Growing Earliana Tomato Plants: Tips On Earliana Tomato Care


There are so many varieties of tomato available for planting, it can be hard to know just where to start. Luckily, it’s possible to narrow down your selection by figuring out what you want out of your tomato plant. Do you want a particular color or size? Maybe you want a plant that will hold up in hot, dry summers. Or how about a plant that starts producing very early and has a bit of history to it. If that last option catches your eye, then maybe you should try Earliana tomato plants. Keep reading to learn more about the tomato ‘Earliana’ variety.

Earliana Plant Info

The tomato ‘Earliana’ variety is a longstanding member of the American seed catalog. It was first developed in the 19th century by George Sparks in Salem, New Jersey. Legend has it that Sparks grew the variety from a single sport plant he found growing in a field of Stone variety tomatoes.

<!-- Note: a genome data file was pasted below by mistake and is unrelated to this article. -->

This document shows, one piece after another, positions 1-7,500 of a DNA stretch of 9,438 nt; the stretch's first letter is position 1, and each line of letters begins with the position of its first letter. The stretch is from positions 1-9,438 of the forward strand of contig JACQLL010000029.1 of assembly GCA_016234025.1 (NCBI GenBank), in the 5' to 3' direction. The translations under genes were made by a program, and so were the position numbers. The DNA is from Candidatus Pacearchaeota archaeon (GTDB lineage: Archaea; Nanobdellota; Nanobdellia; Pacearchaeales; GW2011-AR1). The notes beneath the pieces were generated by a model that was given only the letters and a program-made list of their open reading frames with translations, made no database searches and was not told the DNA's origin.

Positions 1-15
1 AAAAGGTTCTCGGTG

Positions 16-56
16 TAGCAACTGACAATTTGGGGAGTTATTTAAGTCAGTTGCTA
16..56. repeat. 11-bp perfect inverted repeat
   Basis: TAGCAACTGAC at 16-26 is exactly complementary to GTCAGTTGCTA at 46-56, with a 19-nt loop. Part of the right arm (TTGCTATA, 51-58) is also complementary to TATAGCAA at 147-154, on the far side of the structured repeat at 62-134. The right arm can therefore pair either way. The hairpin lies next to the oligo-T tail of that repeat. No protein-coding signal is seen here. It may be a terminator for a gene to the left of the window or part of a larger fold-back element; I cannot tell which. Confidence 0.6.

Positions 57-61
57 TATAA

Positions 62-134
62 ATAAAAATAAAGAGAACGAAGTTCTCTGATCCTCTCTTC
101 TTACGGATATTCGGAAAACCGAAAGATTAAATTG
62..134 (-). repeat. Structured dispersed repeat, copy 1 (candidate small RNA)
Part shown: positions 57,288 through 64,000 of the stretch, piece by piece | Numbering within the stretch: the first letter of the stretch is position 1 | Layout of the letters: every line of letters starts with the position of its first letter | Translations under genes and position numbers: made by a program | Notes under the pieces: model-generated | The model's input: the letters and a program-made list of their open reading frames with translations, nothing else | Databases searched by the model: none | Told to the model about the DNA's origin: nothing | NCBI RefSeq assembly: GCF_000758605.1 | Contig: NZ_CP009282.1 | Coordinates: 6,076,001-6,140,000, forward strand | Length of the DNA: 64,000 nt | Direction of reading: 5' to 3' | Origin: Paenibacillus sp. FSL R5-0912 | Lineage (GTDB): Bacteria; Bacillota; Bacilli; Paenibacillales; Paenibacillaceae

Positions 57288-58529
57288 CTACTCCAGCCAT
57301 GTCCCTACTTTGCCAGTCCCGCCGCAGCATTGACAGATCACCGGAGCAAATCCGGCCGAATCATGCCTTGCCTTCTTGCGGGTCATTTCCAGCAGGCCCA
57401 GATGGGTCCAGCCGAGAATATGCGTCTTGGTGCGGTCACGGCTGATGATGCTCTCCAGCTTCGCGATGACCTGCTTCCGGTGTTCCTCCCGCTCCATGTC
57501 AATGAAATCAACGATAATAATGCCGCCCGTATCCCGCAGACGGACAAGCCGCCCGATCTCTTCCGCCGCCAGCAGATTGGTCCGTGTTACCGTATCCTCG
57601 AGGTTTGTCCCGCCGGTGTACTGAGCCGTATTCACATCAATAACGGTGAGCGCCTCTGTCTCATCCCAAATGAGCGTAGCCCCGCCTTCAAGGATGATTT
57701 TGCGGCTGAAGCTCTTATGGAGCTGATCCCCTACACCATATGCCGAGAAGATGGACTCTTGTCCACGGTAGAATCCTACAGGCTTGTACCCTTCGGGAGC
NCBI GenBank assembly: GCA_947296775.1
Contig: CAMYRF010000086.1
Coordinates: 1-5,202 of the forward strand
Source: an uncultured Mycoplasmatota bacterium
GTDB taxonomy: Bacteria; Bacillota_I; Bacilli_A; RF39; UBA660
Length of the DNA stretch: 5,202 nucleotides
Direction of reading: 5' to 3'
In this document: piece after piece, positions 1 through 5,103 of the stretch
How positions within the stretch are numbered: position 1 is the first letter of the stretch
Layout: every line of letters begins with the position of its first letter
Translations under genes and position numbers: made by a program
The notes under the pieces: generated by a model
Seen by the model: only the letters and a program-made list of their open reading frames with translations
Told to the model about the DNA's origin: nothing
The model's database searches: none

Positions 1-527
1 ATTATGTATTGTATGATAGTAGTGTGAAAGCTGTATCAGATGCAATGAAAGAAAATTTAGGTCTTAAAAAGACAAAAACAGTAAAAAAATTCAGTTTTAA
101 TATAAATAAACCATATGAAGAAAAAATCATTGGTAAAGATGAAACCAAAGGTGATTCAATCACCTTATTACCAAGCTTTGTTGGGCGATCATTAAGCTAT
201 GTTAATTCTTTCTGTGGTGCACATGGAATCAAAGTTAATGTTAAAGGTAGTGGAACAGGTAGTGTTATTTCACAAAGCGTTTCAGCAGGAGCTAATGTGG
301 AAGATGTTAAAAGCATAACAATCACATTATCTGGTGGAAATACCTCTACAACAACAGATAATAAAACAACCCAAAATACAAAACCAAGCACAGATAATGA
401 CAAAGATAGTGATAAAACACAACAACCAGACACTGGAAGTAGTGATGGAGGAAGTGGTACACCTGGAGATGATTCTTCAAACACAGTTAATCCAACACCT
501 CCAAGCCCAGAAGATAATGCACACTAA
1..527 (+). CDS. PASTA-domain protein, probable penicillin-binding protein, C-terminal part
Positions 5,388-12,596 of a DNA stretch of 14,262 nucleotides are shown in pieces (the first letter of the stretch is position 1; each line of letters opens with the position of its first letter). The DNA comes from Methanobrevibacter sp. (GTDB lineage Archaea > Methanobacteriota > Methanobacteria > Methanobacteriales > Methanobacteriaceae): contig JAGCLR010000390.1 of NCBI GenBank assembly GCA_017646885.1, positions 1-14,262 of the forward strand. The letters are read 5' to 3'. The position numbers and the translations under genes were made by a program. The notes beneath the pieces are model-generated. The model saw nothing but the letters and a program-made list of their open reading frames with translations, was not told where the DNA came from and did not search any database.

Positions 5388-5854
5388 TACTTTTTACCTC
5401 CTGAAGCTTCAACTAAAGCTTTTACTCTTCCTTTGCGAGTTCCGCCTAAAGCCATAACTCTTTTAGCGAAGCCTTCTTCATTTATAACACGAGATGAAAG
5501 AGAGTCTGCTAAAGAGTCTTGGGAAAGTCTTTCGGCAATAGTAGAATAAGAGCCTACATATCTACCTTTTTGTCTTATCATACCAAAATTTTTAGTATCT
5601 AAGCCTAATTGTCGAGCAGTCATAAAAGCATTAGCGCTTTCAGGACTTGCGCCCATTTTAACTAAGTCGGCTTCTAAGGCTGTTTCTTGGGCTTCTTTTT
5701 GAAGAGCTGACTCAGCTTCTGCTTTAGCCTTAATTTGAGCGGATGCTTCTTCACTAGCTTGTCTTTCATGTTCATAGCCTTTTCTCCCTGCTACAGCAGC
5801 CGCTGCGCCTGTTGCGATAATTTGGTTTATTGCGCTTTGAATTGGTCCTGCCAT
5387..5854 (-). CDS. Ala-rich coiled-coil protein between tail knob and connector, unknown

Earliana was released commercially in 1900 by the Philadelphia seed company Johnson and Stokes. At the time, it was the earliest producing variety of tomato available. While newer, faster maturing tomatoes have since come into existence, the Earliana still enjoys a good amount of popularity more than a century later.

The fruits are round and uniform, weighing in at about 6 oz (170 g.). They are bright red to pink and firm, usually setting in clusters of 6 or more.

Growing Earliana Tomatoes

Earliana tomato plants are indeterminate, and Earliana tomato care is similar to that of most indeterminate varieties. These tomato plants grow in a vining habit and can reach 6 feet (1.8 m.) in height, and they will sprawl across the ground if not staked up.

Because of their early maturity (around 60 days after planting), Earlianas are a good choice for cool climates with short winters. Even so, the seeds should be started indoors before the last frost of spring and planted out.

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